1 Peter 4:12-19 (ESV)  
    Beloved, do not be surprised at the fiery trial when it comes upon you to test you, as though something strange were happening to you.  [13] But rejoice insofar as you share Christ’s sufferings, that you may also rejoice and be glad when his glory is revealed.  [14] If you are insulted for the name of Christ, you are blessed, because the Spirit of glory and of God rests upon you.  [15] But let none of you suffer as a murderer or a thief or an evildoer or as a meddler.  [16] Yet if anyone suffers as a Christian, let him not be ashamed, but let him glorify God in that name.  [17] For it is time for judgment to begin at the household of God; and if it begins with us, what will be the outcome for those who do not obey the gospel of God?  [18] And
    “If the righteous is scarcely saved,
        what will become of the ungodly and the sinner?”
 [19] Therefore let those who suffer according to God’s will entrust their souls to a faithful Creator while doing good. 
We shouldn’t be surprised when we suffer unjustly. It is not strange for believers to suffer. It should be expected and it should be received with joy because when we suffer because of our beliefs we are sharing in the sufferings of Jesus Christ Himself. Rejoicing now in our suffering means we will greatly rejoice when Jesus returns and He reveals His glory. Being insulted for the name of Christ is indication of the Holy Spirit’s presence and blessing upon us. Anyone want to not have that? It comes with suffering. We should never suffer as an evildoer, Peter says, but if we are to suffer we should not be ashamed, we should glorify God, remembering that it is time for judgement to begin at God’s household. And finally, none of the opposition and persecution should stop us from doing good. Just picture it. A person or group mistreats a believer or a church or a whole belief system and those on the receiving end of it rejoice, glorify God, and keep on having their lives marked by good works. Given what Jesus says in Matthew 5:38-48 Peter probably includes the idea that the good works we do while being persecuted is to be done for those who do the persecuting. Maybe that is what Paul was getting at in Romans 12:21.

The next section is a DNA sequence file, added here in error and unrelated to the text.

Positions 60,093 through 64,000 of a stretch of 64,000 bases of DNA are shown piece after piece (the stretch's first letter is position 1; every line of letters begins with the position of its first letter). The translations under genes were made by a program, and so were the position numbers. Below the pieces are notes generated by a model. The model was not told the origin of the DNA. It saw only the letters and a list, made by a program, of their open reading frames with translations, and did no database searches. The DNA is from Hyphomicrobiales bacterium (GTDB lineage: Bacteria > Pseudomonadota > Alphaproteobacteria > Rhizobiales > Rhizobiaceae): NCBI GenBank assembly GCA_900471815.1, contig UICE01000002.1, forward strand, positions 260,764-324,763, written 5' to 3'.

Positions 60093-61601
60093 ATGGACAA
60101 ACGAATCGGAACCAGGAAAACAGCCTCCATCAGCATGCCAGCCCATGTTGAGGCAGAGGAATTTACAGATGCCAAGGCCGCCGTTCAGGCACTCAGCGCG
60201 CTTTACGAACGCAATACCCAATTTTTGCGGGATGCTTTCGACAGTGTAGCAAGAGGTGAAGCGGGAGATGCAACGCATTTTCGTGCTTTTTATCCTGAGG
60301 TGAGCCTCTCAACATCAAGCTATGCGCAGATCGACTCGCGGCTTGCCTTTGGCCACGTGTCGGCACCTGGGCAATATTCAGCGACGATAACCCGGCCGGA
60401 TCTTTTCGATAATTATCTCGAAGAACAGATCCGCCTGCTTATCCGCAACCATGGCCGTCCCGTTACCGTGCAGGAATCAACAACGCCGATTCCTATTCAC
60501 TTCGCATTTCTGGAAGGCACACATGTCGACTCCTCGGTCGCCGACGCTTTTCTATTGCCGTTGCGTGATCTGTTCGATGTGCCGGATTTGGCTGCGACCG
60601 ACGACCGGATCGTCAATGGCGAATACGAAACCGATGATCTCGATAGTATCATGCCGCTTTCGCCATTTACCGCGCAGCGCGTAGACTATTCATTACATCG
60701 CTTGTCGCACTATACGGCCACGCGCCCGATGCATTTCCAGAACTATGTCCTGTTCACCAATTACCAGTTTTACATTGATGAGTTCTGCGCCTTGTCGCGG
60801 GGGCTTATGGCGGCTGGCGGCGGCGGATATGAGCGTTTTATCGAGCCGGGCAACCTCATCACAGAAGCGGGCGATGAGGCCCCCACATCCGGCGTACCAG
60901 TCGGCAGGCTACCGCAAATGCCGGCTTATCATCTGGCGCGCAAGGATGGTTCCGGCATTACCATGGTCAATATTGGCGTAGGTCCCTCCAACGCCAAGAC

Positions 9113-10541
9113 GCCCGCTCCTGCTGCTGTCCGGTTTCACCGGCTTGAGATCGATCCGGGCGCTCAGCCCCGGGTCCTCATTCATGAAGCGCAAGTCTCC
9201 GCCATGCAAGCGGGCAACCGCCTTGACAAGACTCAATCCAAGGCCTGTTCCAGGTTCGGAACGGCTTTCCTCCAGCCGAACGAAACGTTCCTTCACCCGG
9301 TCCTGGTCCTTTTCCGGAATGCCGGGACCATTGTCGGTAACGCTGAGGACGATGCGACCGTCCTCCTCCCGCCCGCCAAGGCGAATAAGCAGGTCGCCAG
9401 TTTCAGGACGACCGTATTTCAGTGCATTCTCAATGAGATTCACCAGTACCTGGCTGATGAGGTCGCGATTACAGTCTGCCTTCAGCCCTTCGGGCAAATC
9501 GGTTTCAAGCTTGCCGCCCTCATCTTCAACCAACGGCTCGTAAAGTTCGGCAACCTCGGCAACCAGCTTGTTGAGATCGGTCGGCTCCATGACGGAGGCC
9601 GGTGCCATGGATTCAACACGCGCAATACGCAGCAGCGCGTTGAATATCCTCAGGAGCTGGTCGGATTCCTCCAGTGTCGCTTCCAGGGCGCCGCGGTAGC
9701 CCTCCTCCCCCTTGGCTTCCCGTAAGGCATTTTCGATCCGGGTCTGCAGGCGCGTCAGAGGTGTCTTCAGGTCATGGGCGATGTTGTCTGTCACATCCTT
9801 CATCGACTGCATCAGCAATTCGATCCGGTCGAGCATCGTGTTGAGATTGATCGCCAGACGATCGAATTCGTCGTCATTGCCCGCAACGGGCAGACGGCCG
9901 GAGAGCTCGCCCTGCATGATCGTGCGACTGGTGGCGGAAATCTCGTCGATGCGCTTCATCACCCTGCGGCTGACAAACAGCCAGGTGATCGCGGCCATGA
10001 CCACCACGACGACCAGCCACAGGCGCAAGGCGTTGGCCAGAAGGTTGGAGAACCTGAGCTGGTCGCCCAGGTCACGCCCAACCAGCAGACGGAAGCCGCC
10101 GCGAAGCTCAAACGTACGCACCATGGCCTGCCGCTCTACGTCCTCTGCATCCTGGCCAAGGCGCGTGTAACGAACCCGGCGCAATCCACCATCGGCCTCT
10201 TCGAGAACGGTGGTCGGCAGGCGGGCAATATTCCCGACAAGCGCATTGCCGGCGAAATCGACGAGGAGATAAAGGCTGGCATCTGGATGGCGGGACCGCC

When I was planting a church in St. John’s Newfoundland in the early 1980s, I was specifically told by the principle of a school that the reason they would not rent to us was because we were Baptist. I asked if I could have that in writing but was refused. It is probably better that it was. I would not have responded well, at least not according to what the New Testament tells us. 
I know some of the leaders and churches facing the daunting task of seeking for a suitable place to hold their worship services. This is a real kick in the face and it is no doubt hard to take. You’re in our prayers guys. Thank you for not succumbing to the temptation to fight this with the carnal weapons of the world. There are some voices in the public square calling for protests and who know what else, as a response to this unfair rule and unethical manner in which it was made known to the tenants effected. They are the world’s tools. Who knows what glorious things God has planned for the church in Toronto, and those we are seeking to win to Him, if we will respond with rejoicing, good works, and thanks for being counted worthy to suffer with Jesus.